The Ofsted checklist for implementing a social work model of practice

Yvette Stanley reflects on the lessons from inspections when considering implementing a social work model of practice

Yvette Stanley
Yvette Stanley

By Yvette Stanley

As more and more local authorities invest in and use models of social work practice Ofsted is often asked about which ones are more likely to lead to success and improve outcomes.

The first thing to say is that Ofsted does not endorse any particular model or approach. During inspections we are looking for the impact a model has on children’s progress and experiences.

However, what is becoming clear to us is that embedding a new model is a challenging process. It is not a quick fix!

When we talk about ‘models of practice’, we mean a particular way of, or approach to, working with children and families. It is values-based and, when successful, transformative.

Listen to Yvette Stanley discuss practice models as part of her reflections on Ofsted’s annual report published in late 2018

But we’ve found significant variation in how well some models are implemented. The name of the model does not tell you what it is or what it does – the same named model can be implemented quite differently in different places. It is important that senior leaders know what they are trying to achieve and what success looks like. The same approach is not necessarily right for every local area.

Points to consider

Based on the knowledge built up through our inspections here is a checklist to consider before and during the implementation of any social work model.

  • Take a whole-system approach

If a model has just been tagged onto the existing system or ‘dragged and dropped’ from elsewhere, this can lead to tools not being used effectively or being used mechanistically. It can also mean a less coherent experience for children and their families and the opportunity to impact positively on practice can be missed. At worst, it can impact negatively on the progress, experience and even on the safety of children.

We are finding that when models have been well implemented, they permeate the culture and thinking of social workers and leaders. At each stage of the child’s journey through the system the principles of the approach must be embedded in the way professionals work with children and families.

  • Have a clear ethos

A model of practice is most effective when the local authority’s own ethos is clear and underpins the approach.

For example, in Bexley, the ethos behind the well-embedded social work methodology is that children should grow up in their own families and other family networks when it is safe for them to do so. Family-based relationship work starts with the whole-family network and is supported and underpinned by a clear operating model.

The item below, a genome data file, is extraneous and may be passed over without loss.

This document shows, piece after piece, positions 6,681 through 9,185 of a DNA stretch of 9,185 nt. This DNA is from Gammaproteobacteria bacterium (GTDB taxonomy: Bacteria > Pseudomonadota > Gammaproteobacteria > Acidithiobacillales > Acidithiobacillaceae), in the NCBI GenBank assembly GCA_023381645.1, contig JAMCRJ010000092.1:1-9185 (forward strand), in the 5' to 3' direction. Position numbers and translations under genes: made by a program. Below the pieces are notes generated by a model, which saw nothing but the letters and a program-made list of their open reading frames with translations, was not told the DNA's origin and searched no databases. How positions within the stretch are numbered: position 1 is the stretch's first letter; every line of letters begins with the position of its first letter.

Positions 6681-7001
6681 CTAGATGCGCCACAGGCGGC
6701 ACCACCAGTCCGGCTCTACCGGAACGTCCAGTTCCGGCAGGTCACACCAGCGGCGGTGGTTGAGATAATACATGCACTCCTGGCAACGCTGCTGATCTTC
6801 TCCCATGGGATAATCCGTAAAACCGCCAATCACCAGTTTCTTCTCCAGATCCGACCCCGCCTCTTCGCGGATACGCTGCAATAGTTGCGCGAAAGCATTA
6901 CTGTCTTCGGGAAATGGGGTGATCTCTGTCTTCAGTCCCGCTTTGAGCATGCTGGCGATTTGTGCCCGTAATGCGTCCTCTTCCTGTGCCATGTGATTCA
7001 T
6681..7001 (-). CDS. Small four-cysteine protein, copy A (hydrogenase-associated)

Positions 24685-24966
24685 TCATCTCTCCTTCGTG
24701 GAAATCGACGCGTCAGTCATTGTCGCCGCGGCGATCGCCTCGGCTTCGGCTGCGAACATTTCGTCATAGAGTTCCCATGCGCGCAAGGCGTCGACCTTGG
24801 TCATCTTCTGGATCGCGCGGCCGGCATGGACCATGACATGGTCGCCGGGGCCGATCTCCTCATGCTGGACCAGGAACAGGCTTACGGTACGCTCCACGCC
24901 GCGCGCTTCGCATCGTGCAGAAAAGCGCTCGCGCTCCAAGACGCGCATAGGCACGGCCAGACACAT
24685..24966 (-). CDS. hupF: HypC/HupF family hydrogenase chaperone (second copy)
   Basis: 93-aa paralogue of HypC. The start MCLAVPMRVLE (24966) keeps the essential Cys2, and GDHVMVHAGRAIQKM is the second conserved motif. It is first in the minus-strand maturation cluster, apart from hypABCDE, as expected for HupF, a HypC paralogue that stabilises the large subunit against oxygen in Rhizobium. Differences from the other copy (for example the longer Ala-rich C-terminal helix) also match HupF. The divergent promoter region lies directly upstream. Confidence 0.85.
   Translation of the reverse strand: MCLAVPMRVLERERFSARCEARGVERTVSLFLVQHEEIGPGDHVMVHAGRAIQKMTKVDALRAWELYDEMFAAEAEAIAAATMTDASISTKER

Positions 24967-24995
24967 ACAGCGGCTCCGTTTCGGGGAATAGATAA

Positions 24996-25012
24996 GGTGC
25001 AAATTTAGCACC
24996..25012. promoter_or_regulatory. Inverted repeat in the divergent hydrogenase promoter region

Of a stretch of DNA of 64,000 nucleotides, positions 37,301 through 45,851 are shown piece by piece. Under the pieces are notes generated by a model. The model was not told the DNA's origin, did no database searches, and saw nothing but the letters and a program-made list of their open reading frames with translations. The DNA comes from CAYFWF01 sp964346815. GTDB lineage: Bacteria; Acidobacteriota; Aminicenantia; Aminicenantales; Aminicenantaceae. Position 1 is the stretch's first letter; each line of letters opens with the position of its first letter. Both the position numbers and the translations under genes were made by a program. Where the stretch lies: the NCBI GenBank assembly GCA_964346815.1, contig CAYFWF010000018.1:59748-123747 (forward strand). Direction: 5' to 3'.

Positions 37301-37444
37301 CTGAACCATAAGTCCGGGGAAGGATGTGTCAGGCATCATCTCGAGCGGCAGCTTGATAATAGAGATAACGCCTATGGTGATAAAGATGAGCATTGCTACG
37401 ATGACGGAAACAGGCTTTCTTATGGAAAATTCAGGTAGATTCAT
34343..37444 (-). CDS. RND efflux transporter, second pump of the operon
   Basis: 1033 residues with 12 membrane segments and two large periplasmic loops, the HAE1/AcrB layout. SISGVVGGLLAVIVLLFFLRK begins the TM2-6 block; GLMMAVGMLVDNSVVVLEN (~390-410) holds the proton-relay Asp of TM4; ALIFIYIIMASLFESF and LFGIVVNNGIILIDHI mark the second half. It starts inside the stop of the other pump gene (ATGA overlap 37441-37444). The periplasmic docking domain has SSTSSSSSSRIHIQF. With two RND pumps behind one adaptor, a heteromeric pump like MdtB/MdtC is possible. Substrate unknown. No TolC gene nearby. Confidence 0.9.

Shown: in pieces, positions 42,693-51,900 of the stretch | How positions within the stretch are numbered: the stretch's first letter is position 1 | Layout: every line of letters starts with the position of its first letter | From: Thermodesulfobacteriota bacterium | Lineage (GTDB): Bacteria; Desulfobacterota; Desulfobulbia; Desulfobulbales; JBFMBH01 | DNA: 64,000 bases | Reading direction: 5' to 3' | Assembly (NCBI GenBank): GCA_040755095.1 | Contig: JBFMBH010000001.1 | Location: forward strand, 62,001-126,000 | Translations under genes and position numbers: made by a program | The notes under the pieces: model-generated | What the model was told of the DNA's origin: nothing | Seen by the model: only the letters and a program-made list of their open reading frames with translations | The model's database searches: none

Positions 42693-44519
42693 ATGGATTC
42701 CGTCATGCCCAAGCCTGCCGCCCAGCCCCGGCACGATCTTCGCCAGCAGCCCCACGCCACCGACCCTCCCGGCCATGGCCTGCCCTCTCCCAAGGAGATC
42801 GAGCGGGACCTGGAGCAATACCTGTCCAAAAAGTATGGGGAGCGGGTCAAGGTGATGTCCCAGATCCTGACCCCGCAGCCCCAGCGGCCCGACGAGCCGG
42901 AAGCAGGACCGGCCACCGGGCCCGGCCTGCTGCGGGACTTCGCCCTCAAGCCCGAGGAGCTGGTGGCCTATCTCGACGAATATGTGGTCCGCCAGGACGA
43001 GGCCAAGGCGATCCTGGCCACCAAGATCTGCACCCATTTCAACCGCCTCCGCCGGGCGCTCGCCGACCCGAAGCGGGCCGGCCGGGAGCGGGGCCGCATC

• Develop a confident and committed workforce

Local authorities need to provide the whole social care workforce with the language, knowledge, tools and skills to deliver any model they have chosen. A model won’t work unless there is ongoing training and support for all staff. Managers have a crucial role. They need to believe in and ‘own’ the model. That way, they can embed the model through all learning activities, supervision and management oversight. This will support staff in being both confident and skilled in delivering the model of practice.

A well-articulated approach to social work can also support good morale and help with staff retention and recruitment.

  • Set clear expectations

Every practitioner needs to understand what is expected of them. At both an individual and organisational level, everyone needs to understand what success looks like.

A consistent approach means applying the same operating model at all levels, with the same principles and philosophy behind it. However, consistency does not mean rigidity. The best models are adaptable and flexible so that practitioners can modify them for specific situations. Models should support social workers to do the right thing and not become a mechanistic way of responding to families.

  • Build on solid foundations

When the conditions that enable social work to flourish are not present, then it is likely the model won’t work. Implementing a model is not a ‘quick win’. Models need to be built on some solid foundations including:

  1. a stable workforce
  2. manageable caseloads
  3. effective management oversight and frequent supervision
  4. highly visible leaders and managers
  5. a strong culture of learning
  6. good qualitative assurance, performance monitoring and performance management arrangements
  7. mature partnerships with other agencies
  8. clear focus on core social work tasks

When implementing a model, there is a risk that it may inadvertently lead to a loss of focus on some of the basics.

For example, previously we have seen LA’s implement a model of working in ‘pods’ (small groups of social workers who work closely together with a ‘practice lead’, who has a close working knowledge and oversight of their work). While this led to good reflective discussion and assessment, the shift meant professionals lost their usual level of focus on timely decision-making, leading to delays for children. The best social work practice is founded on both values and professional standards, which are applied with discipline.